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### Course: Physics library>Unit 4

Lesson 3: Newton's law of gravitation

# Introduction to Newton's law of gravitation

Gravity is a force of mutual attraction between two objects that both have mass or energy. Newton's universal law of gravitation can be used to approximate the strength of gravitation forces between two objects as a function of the objects' masses and the distance between them. Created by Sal Khan.

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• Actually andrew sir there is a problem which i want to discuss with you sir because one of my collegue said to me that gravity of earth is directly proportional to the radius he further says to me
that he prove it by his geophysics fellow but my thinking is that gravity is inversly proportional to the radius kindly sir help me from this issue or give me a valid example i am very thankful to you if you help me.
• The gravitational force is F=G*m*M/d^2 (look at the video at )
But the mass M of a planet is its density [rho] times its volume and the volume V=4/3pi d^3 (I took the volume of a sphere). So if you plug this into the equation for force you get F=4/3 pi*G*m*[rho]*d
So in this representation the gravity of a planet is indeed proportional to its radius.
• Why would G not be constant everywhere in the universe? Would it be because the density of matter is different in different parts of space?
• G is the universal constant for the gravitational force. It never changes. The units for G are m^3/(kg*s^2)

g is the local acceleration due to gravity between 2 objects. The unit for g is m/s^2 an acceleration.

The 9.8 m/s^2 is the acceleration of an object due to gravity at sea level on earth. You get this value from the Law of Universal Gravitation.
Force = m*a = G(M*m)/r^2

Here you use the radius of the earth for r, the distance to sea level from the center of the earth, and M is the mass of the earth. Notice that little m cancels out on both sides of the equation.
m*a=G(M*m)/r^2

a=G*M/r^2

If you put in the mass of the earth and the radius to sea level you will get 9.8 m/s^2 for a. This is what we call little g.

Notice if you change your radius that the acceleration(g) will fall off as 1/r^2. If you are twice as far out 2*r, you will have 4 times less gravitational acceleration.

That is why g can change from place to place on earth. If you are on Mt. Everest your radius will be larger than if you were in Death Valley.. for example.

If you want to know how G came about, read on the "Cavendish experiment"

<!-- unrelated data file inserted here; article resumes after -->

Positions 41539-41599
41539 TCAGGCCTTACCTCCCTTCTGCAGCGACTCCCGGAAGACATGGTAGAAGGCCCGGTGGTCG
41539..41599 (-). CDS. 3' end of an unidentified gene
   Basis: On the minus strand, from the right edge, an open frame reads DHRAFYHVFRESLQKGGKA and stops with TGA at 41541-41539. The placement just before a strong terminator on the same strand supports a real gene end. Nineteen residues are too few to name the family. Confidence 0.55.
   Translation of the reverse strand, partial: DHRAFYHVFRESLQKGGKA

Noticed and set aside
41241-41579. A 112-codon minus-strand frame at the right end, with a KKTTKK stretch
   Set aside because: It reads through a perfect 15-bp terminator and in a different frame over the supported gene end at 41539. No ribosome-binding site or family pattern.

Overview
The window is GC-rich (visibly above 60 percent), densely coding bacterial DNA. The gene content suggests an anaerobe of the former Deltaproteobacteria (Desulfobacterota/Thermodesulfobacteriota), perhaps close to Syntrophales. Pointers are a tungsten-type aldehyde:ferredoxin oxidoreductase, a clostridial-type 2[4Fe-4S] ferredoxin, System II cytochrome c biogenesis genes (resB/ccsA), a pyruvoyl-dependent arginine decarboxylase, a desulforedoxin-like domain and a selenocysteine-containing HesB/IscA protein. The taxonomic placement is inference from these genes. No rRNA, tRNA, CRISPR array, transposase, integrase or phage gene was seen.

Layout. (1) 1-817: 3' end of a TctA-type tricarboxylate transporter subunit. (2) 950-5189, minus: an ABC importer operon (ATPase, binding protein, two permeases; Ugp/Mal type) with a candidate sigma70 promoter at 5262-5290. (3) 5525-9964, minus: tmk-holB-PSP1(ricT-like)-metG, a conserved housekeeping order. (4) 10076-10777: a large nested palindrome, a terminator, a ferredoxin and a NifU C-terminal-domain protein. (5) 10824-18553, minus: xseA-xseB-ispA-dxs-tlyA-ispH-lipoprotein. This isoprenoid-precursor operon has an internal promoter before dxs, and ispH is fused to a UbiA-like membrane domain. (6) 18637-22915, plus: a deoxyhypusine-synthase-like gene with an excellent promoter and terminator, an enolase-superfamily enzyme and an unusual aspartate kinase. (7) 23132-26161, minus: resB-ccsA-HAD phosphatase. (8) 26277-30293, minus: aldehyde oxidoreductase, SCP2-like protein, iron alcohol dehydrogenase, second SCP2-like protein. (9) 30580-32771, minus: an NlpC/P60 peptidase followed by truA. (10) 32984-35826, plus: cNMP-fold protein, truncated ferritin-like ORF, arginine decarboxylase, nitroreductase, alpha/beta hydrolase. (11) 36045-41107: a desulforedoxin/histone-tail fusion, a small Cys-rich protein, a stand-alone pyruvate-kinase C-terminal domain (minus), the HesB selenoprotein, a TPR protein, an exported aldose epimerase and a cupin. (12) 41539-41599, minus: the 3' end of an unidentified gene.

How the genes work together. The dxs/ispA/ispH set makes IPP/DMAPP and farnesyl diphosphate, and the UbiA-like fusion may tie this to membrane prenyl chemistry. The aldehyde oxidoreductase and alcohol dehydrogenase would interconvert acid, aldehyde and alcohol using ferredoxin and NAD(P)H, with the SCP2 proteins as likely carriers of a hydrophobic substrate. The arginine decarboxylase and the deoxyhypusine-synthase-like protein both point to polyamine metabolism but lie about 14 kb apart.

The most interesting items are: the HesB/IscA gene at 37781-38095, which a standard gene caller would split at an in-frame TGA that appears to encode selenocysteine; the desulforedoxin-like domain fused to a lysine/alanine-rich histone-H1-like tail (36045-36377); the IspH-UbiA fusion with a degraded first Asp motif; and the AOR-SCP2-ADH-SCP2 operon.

Hope that clears it up.
• What is the difference between g and G.?? Except the difference in values
• g = 9.8 m/s^2 (acceleration on Earth) whereas G = 6.67430(15)×10^-11 m^3⋅kg^–1⋅s^–2. Hope this helps!
(1 vote)
• I've read that the acceleration due to gravity in the center of the earth is zero. I believe this is b'cos the mass beneath the body at the center of the earth is practically nothing; and so the force experienced downward is zero (so acceleration is zero). But, in that case, the mass above the body should be huge, and the gravitational force should be acting upward from the center of mass of the body. Hence, the body should be attracted upward, shouldn't it?
(1 vote)
• If you are at the center of a sphere of mass, there is equal amounts of mass in all directions around you. This means that the gravitational pull of that mass is also equal in all directions which results in zero net gravitational force since all the forces have a component which is equal and opposite.
• how was the formula derived in the first place?
• What is the value of G (gravitational constant) ?
• G ≈ (6.7±0.6)×10−11 m3⋅kg–1⋅s−2
(1 vote)
• in which cases G is not constant? which sal said at .
• As far as we know, G is constant everywhere, but we don't know that to be true for certain. g = GM/r^2, so it varies depending on the mass and radius of a planet.
• If small earth has 1/2 mass of Earth, then what would be its density?
• what is the difference between the big G and the small g
(1 vote)
• They are not the same thing at all.
G is the universal gravitational constant. It's the constant in the equation F = GMm/r^2.
It's value is 6.67E-11 N*m^2/kg^2. Note the units.

g is the acceleration due to gravity, which on the surface of the earth is 9.8 m/s^2. See how these units are nothing like the other ones?

On the surface of earth, the force of gravity is m*g, and it is also GMm/r^2, so if we set those two things equal to each other we find that g = GM/r^2 where M is mass of earth and r is radius of earth.